3. From approximation to regression: Two recent papers extend the idea of compositionality to regression and provide estimates of sample size in the underparametrized case. The project is a critical review of the following two papers and how they connect to the results described in the approximation class and to the overparametrized case of deep networks. Sophie Longer will give a class in part  about these papers.
    1. "Nonparametric regression using deep neural networks with ReLU activation function" (J Schmidt-Hieber, 2017)
    2. "On the rate of convergence of fully connected very deep neural network regression estimates" (Michael KohlerSophie Langer, 2020)
  4. Staircase functions and compositionality*: review "The staircase property: How hierarchical structure can guide deep learning" and connect to the notion of sparse compositionality developed in the class.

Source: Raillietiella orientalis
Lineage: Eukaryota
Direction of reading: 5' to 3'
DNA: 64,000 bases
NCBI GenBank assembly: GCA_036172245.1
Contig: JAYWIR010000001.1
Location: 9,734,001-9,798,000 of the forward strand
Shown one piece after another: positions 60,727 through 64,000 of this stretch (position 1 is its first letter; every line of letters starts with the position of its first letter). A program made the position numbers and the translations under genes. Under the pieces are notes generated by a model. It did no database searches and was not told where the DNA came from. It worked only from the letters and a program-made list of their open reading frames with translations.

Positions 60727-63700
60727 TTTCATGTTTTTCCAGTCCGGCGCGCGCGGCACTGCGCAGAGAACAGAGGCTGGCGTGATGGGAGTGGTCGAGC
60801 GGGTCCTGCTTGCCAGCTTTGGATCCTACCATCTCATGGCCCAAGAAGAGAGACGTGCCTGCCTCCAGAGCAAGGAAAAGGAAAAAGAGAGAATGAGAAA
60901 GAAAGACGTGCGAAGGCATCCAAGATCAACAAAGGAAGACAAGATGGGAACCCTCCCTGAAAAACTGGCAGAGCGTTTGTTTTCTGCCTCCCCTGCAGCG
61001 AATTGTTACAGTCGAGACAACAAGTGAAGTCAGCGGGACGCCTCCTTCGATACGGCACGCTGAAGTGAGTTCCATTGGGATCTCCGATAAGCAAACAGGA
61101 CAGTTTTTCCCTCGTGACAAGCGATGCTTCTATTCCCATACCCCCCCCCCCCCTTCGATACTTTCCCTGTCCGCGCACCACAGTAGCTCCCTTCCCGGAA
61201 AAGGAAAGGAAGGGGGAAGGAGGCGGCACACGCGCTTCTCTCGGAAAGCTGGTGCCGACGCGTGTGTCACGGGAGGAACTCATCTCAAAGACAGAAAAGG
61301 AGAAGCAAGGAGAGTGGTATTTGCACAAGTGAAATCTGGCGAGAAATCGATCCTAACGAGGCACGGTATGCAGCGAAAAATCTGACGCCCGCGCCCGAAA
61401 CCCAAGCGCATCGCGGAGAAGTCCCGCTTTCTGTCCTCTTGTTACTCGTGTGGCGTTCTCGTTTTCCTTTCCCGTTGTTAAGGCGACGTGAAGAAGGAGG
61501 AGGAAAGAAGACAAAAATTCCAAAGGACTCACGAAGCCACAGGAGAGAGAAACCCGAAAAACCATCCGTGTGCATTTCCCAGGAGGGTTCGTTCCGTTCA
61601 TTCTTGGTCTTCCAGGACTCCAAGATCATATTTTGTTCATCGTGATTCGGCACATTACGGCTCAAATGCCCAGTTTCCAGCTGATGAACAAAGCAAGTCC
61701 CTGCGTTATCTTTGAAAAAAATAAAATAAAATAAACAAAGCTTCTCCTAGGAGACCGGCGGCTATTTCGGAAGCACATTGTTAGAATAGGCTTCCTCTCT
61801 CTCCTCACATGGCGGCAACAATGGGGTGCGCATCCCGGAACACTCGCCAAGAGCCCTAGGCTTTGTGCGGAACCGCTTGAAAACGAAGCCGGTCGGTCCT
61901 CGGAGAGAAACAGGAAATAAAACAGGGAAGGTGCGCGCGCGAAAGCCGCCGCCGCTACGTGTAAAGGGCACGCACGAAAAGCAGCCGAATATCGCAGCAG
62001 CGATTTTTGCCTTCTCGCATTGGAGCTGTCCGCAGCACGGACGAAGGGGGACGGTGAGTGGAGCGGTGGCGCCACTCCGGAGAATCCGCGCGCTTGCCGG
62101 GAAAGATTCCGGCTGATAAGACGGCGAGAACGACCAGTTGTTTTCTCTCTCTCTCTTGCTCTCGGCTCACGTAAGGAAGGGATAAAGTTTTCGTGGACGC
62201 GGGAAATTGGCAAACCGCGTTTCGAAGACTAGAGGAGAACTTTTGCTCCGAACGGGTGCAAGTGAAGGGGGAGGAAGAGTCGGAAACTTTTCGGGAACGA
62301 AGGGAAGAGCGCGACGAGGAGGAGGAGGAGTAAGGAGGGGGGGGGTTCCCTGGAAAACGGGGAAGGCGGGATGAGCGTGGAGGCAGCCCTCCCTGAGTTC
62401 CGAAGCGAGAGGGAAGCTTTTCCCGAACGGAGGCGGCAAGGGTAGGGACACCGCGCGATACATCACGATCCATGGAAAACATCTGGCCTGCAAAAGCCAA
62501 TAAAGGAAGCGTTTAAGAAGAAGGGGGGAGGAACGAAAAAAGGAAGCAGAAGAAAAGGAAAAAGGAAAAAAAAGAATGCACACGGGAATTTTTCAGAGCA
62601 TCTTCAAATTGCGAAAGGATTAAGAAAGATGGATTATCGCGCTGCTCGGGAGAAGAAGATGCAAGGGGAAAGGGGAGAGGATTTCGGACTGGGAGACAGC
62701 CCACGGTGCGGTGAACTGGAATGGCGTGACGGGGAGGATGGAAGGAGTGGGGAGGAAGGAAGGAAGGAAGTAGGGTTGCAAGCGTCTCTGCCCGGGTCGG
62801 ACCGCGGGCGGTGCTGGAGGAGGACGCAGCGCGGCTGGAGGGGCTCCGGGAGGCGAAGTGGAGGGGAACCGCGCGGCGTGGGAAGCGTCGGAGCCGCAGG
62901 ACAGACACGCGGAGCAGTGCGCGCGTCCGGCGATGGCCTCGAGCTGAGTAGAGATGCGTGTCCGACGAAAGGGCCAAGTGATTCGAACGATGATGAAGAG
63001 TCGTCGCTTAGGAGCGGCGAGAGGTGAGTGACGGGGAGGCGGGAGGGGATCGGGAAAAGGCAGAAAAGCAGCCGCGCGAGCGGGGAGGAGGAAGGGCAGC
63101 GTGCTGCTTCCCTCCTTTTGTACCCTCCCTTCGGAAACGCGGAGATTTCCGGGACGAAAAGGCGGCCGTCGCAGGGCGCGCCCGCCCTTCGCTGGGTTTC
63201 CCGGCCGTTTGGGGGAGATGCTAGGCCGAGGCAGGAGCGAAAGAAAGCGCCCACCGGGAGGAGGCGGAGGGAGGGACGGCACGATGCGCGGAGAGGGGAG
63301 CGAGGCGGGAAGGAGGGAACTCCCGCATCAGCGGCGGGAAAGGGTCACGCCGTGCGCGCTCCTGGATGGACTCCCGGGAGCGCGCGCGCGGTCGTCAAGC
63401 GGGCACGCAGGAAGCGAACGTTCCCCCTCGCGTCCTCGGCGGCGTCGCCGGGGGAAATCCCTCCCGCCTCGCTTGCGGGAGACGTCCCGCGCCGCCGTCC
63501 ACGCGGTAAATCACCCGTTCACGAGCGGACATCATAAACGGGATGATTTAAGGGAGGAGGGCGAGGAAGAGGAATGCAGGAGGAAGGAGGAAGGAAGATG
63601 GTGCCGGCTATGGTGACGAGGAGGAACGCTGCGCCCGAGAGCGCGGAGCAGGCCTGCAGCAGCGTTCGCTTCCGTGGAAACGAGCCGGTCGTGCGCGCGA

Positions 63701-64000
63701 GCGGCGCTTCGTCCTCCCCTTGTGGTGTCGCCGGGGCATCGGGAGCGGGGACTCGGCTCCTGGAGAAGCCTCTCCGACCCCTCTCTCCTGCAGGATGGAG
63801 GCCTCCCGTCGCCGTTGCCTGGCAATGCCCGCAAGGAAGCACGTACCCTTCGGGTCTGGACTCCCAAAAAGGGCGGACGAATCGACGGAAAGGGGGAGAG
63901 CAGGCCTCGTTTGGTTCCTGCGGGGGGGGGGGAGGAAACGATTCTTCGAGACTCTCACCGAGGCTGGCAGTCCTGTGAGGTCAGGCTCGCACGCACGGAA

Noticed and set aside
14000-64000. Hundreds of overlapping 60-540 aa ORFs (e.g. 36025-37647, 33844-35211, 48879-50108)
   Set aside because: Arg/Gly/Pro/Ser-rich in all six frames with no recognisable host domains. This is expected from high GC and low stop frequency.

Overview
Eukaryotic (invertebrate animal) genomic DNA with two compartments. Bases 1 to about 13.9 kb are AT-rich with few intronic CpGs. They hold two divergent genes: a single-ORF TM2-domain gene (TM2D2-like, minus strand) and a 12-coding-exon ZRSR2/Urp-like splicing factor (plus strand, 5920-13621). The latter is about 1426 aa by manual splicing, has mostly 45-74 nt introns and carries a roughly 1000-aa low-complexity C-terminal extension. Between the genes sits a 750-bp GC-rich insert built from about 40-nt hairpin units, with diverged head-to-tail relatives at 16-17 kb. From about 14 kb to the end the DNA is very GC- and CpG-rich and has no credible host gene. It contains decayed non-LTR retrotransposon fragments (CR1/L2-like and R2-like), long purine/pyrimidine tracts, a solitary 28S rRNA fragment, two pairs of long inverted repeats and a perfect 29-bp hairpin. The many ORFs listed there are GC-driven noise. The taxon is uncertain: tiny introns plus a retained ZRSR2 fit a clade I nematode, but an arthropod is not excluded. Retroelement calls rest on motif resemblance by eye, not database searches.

5. Empirically it seems that CNNs had several success stories (images, text, speech...). Are there success stories for dense multilayer networks? This could be an interesting review of relevant literature.

Kernels and overparameterization

  1. Extend stability theorems in memo 108 to more general loss functions - The stability of interpolating Kernel machines was proven for squared loss in CBMM memo 108. Is there a way to extend the results to other loss functions (hinge loss, etc.)?